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Analysis of vitamin D level among asymptomatic and critically ill COVID‐19 patients and its correlation with inflammatory markers

Our take —

In this study of 154 patients with asymptomatic or severe COVID-19 in India, individuals with severe COVID-19 (defined as ICU admission) had lower vitamin D levels and were more likely to have vitamin D deficiency. Those with vitamin D deficiency were more likely to die than those without deficiency. However, caution is warranted as these findings do not provide evidence that vitamin D supplementation can prevent severe COVID-19, results were not adjusted for any potential confounders (including age), and vitamin D levels were measured after illness onset. Further research regarding this relationship is warranted.

Study design

Case-Control, Prospective Cohort

Study population and setting

This observational study at the M.L.B. Medical College in Jhansi, India was designed to evaluate the association between vitamin D and COVID-19 disease severity. Individuals aged 30-60 years with PCR-confirmed COVID-19 starting were consecutively enrolled for 6 weeks starting on June 5, 2020. Patients were included if they were asymptomatic at admission and remained so until their discharge (Day 12) or if they required ICU admission due to severe COVID-19 disease, defined as clinical pneumonia with respiratory rate >30 or oxygen levels <90%, signs of multi-organ impairment, or laboratory evidence of coagulation abnormalities. Vitamin D levels were estimated from Serum 25 (OH)D, and levels <20 ng/mL were considered as vitamin D deficiency. Participants were followed until death or discharge alive from the hospital.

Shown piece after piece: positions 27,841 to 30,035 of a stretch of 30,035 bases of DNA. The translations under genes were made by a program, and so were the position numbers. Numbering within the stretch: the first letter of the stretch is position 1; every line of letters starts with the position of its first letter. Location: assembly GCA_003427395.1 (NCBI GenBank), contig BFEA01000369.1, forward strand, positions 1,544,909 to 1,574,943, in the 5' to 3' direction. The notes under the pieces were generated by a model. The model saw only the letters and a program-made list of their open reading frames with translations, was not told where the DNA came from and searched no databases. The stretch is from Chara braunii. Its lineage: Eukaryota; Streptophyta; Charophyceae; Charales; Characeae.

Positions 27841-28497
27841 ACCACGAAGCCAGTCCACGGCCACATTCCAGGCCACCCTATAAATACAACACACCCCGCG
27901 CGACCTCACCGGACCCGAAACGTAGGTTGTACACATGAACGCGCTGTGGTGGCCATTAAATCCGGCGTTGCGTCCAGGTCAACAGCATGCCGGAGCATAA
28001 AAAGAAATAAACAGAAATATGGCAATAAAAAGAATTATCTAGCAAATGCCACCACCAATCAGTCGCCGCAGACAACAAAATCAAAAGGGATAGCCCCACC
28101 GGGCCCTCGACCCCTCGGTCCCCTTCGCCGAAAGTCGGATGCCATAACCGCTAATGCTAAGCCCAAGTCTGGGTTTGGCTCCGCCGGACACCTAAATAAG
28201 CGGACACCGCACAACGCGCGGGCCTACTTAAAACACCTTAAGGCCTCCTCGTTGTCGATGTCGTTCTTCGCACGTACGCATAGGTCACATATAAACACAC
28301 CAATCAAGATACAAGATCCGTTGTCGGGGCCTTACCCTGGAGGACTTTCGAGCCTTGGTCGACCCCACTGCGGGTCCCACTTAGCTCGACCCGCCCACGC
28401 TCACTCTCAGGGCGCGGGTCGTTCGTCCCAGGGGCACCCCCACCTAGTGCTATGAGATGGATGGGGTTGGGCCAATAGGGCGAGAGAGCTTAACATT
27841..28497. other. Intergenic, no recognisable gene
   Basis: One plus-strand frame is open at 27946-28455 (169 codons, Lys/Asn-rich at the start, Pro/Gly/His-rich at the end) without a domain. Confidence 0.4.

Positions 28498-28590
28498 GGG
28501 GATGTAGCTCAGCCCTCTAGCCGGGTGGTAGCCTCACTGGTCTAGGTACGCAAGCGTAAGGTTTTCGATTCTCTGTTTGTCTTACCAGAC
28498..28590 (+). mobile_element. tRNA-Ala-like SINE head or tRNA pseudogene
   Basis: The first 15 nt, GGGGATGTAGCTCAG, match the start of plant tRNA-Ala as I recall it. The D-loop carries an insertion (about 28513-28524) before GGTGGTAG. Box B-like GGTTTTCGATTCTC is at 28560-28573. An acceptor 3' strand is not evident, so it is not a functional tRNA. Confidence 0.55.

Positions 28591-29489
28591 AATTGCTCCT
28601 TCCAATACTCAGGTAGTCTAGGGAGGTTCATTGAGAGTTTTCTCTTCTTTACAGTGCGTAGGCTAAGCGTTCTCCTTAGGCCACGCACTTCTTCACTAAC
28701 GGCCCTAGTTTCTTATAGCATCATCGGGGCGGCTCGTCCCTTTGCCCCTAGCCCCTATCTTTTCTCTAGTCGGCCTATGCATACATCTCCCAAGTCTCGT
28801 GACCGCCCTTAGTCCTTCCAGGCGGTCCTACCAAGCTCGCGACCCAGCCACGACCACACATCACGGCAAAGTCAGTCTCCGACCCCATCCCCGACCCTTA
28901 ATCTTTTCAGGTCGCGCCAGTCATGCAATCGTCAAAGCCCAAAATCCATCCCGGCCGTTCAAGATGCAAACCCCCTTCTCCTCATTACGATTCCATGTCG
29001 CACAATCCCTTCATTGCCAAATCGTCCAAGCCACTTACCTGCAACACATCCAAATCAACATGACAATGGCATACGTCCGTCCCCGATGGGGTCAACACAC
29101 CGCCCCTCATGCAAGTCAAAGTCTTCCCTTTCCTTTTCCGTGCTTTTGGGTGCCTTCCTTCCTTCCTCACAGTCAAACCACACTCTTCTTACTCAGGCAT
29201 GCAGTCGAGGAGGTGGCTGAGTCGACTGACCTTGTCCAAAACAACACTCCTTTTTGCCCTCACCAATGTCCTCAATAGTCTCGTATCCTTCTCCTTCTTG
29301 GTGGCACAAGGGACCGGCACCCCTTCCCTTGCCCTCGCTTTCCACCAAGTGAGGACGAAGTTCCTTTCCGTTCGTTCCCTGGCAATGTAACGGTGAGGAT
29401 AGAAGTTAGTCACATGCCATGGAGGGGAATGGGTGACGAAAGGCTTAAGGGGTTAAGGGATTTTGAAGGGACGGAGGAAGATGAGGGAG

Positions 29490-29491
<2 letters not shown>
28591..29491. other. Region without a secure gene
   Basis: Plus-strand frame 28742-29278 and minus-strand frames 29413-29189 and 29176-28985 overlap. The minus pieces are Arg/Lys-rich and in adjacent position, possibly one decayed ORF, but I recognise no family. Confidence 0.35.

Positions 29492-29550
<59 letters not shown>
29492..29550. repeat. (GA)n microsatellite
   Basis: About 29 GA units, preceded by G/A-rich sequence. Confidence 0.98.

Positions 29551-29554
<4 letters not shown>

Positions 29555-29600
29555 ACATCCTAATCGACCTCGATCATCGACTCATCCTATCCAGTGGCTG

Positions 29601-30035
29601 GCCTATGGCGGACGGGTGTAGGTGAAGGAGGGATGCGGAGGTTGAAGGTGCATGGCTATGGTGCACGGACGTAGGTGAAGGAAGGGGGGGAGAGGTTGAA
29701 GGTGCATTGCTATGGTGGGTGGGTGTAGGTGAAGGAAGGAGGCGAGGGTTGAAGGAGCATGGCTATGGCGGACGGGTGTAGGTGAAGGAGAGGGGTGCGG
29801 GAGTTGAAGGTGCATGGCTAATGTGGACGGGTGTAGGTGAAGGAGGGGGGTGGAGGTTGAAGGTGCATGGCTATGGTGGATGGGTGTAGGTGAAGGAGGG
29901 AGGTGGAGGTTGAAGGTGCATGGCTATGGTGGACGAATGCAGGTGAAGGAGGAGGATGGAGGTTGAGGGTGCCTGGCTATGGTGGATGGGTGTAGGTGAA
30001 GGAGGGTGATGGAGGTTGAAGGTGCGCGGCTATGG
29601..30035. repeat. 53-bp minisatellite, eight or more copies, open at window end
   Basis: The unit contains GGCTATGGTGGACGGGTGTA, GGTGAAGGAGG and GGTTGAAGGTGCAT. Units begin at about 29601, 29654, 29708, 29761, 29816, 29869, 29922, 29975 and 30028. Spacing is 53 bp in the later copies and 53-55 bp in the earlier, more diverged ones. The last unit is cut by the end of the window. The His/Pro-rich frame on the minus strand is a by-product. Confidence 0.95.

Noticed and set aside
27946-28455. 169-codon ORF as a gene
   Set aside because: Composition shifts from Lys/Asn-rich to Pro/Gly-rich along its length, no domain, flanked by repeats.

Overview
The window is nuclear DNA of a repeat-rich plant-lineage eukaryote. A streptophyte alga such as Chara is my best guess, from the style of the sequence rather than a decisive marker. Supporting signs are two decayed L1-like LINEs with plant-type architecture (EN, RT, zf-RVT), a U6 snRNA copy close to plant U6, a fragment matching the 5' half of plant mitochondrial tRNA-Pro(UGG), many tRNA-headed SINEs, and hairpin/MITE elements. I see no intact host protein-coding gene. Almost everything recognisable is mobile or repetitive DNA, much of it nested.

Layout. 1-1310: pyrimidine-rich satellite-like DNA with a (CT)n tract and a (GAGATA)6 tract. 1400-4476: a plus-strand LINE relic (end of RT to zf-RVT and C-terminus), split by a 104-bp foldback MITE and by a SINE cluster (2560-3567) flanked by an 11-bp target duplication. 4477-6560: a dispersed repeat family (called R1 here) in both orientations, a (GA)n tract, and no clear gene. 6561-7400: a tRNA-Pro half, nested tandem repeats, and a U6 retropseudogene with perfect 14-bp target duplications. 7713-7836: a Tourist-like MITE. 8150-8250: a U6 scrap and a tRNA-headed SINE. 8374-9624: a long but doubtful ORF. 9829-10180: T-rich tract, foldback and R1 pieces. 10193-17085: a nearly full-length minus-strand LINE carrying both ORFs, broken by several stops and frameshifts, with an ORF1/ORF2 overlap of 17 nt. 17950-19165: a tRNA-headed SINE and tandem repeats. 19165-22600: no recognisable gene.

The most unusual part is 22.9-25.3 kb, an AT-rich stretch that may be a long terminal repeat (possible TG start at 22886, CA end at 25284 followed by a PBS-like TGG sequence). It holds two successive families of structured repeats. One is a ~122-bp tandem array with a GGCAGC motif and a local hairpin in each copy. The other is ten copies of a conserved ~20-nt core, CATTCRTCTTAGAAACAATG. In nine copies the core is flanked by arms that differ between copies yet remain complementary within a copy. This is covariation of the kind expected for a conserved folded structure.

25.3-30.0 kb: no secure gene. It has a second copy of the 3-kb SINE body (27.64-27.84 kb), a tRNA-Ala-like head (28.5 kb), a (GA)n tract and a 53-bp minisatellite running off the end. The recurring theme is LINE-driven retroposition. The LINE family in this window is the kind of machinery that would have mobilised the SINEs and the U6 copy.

Summary of Main Findings

In total, 154 patients were included: 91 were asymptomatic (53% male; mean age: 42 years) and 63 had severe COVID-19 (67% male, mean age: 51 years). The mean concentration of 25 (OH)D was higher among asymptomatic cases (mean: 27.9 ng/mL, 32% with vitamin D deficiency), compared to those with severe disease (mean: 14.4 ng/mL, 97% with vitamin D deficiency). Serum inflammatory markers, such as IL-6, ferritin, and TNF-alpha, were also associated with vitamin D deficiency. Regardless of symptom severity at enrollment, those with vitamin D deficiency were more likely to die (19/90 [21%] vs. 2/64 [3%]).

Study Strengths

This was a prospective cohort study with completed follow-up of included participants.

Limitations

No adjusted analyses were presented, and confounding is likely due to differences in age and comorbidities between asymptomatic and severely ill COVID-19 patients (older age is a known risk factor for vitamin D deficiency). The timing of vitamin D measurement relative to SARS-CoV-2 infection is not reported. Temporality between vitamin D levels and COVID-19 severity cannot be established; it is unknown whether vitamin D deficiency is a cause or consequence of severe disease. The sample size was relatively small and did not include patients with moderate disease (symptoms but not requiring ICU admission), which limits generalizability and inhibits inferences about any potential dose-response relationship between vitamin D levels and COVID-19 severity.

Value added

This is one of the first studies examining the relationship between Vitamin D and COVID-19 disease severity.

This review was posted on: 11 December 2020